Time Capsule: Liz Truss vs the BNP

Spotting now-famous faces during their undergraduate days in the hallowed pages of the OxStu has been one of the most rewarding aspects of my recent explorations of the paper’s 33-year history. Over the past year or so I have had the pleasure of reading the juvenilia of some truly extraordinary individuals, whether through angry letters to the editor of the day, an article of their own, or even an emotive poetic composition. One person I was incredibly excited to encounter in my travels, planted in a chair in the Bodleian, was Merton College alumna Mary Elizabeth Truss, street name Liz.

Having only been founded in 1991, the OxStu is sadly too young to have caught many of Britain’s Prime Ministers when they were mere PPE students. Our two most recent heads of government, however, are a welcome exception. While Rishi Sunak seems to have kept his head down for the most part during his time at Lincoln, Liz Truss was not afraid to make a big splash in student politics, as this article from the OxStu archive illustrates.

Truss matriculated in 1993 and it took her less than a month to make her first appearance in The Oxford Student – not as the subject of an article, but as the author of one. In a special ‘Anti-Racism’ section of the paper which, as far as I can tell, only appeared in this issue, Liz (then going by Elizabeth) discussed her experience campaigning for the Liberal Democrats in a council by-election in Millwall, a ward in the London borough of Tower Hamlets. The by-election became infamous for being the first ever electoral success by the far-right British National Party (BNP), with Derek Beackon becoming the party’s first elected politician. Truss’ Lib Dem candidate finished in third place.

Her account of the campaign is a hyperbolic one, stating that “normal election rules did not apply” as BNP members, whom she describes as “thugs looking for a good time”, patrolled the streets and guarded polling stations to prevent the ward’s Bangladeshi population from voting. She and the other Lib Dems had been expecting to be spending their time mired in front-door showdowns with Labour supporters, but she recalls that Labour campaigners “rushed towards [them] with cries of ‘Finally! A friendly face!'”

Truss’ theory for the BNP’s success in the by-election is that the party’s supporters made the Bangladeshi population into a scapegoat for the ward’s problems, particularly a lack of housing. The Lib Dems, who controlled the borough council at the time, were blamed for this which undoubtedly hurt the chances of Truss’ candidate, even though Millwall ward itself was represented by Labour.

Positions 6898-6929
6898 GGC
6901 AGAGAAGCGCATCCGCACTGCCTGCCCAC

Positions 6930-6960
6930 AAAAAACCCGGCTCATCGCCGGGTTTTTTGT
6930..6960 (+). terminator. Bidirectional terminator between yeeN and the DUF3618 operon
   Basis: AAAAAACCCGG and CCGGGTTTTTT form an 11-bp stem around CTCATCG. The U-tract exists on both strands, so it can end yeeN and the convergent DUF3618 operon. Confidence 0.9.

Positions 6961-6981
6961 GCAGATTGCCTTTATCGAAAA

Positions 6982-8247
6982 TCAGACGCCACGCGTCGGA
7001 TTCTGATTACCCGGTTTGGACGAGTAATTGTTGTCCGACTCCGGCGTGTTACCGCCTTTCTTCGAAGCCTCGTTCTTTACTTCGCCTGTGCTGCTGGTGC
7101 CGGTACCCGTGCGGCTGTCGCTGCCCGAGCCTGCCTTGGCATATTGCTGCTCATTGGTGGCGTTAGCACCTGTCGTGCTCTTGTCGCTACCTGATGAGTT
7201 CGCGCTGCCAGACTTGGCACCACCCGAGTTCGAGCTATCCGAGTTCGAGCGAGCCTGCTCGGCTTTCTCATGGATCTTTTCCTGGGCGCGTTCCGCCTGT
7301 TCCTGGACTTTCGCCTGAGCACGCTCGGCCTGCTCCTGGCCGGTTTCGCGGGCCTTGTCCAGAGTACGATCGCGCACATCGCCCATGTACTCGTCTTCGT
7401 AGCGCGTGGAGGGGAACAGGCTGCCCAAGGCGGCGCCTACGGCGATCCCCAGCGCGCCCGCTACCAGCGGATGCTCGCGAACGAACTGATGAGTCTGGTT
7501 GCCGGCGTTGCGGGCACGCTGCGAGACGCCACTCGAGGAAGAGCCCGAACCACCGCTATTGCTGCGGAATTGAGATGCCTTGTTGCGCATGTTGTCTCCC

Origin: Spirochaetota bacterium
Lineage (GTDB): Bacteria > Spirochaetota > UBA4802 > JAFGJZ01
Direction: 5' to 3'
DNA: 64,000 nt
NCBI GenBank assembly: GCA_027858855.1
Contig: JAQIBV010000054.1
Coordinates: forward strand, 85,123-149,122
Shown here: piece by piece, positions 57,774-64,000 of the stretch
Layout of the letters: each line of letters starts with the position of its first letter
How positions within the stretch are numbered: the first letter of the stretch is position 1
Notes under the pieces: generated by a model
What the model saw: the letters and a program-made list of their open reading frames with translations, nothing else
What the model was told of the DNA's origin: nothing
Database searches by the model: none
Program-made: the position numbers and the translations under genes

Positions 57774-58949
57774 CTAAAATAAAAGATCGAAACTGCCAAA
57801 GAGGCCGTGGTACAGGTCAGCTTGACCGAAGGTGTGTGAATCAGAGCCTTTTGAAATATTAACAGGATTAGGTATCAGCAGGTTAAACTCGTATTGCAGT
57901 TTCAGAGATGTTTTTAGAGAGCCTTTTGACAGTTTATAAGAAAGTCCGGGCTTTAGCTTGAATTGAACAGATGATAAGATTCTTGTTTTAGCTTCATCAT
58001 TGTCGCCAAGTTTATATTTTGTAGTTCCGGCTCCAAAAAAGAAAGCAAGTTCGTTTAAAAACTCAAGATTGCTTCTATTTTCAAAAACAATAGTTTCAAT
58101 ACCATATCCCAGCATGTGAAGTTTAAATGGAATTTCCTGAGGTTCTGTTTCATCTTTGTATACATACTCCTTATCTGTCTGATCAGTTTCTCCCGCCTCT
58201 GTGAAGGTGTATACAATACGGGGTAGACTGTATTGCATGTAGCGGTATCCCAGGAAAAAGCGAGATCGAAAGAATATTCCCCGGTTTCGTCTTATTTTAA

In the article she vehemently disagrees with any black-and-white view of racial politics in Millwall. She opposes Beackon and the BNP for defending the rights of white people over people of colour, but she also opposes those who vilify the ward’s white population. “As black youths have been knifed by white, so have whites by black”, she writes to justify her position. Her words as an 18-year-old fresher are not dissimilar from those of her premiership, where she spoke repeatedly of her dislike of identity politics. The party these words are meant to bolster now, though, is notably different.

Much can be said of how this article, written so early in Truss’ political career, mirrors or does not mirror her later attitudes, but I will leave you to ponder this rather ironic condemnation of the political scene of the early ’90s for yourselves: “We live in an odd political environment where nobody knows what anybody stands for, where slanging matches win elections and where councils have so little power nobody gives a damn anyway.”

You’ll remember, of course, that Truss only ascended to the top job in British politics by slinging mud at her fellow Tories, though such people were not her ‘fellows’ when she was at Merton. As this article, dated 21st October 1993, suggests, the more things change the more they seem to stay the same. No mention of any troubles with lettuce during her student days though.

Watch this space for our next time capsule adventure, where you can get a taste of Truss’ time as an elected SU official – specifically, how much she hated the concept of a women’s officer.

Image credits: Charlie Bowden (1) and Simon Dawson / No 10 Downing Street via a United Kingdom Open Government License v3.0 (2)

Image descriptions: A photograph of an article titled ‘Where Black and White leave no grey areas’ in a 1993 edition of The Oxford Student (1) and Liz Truss’ official portrait as Prime Minister (2)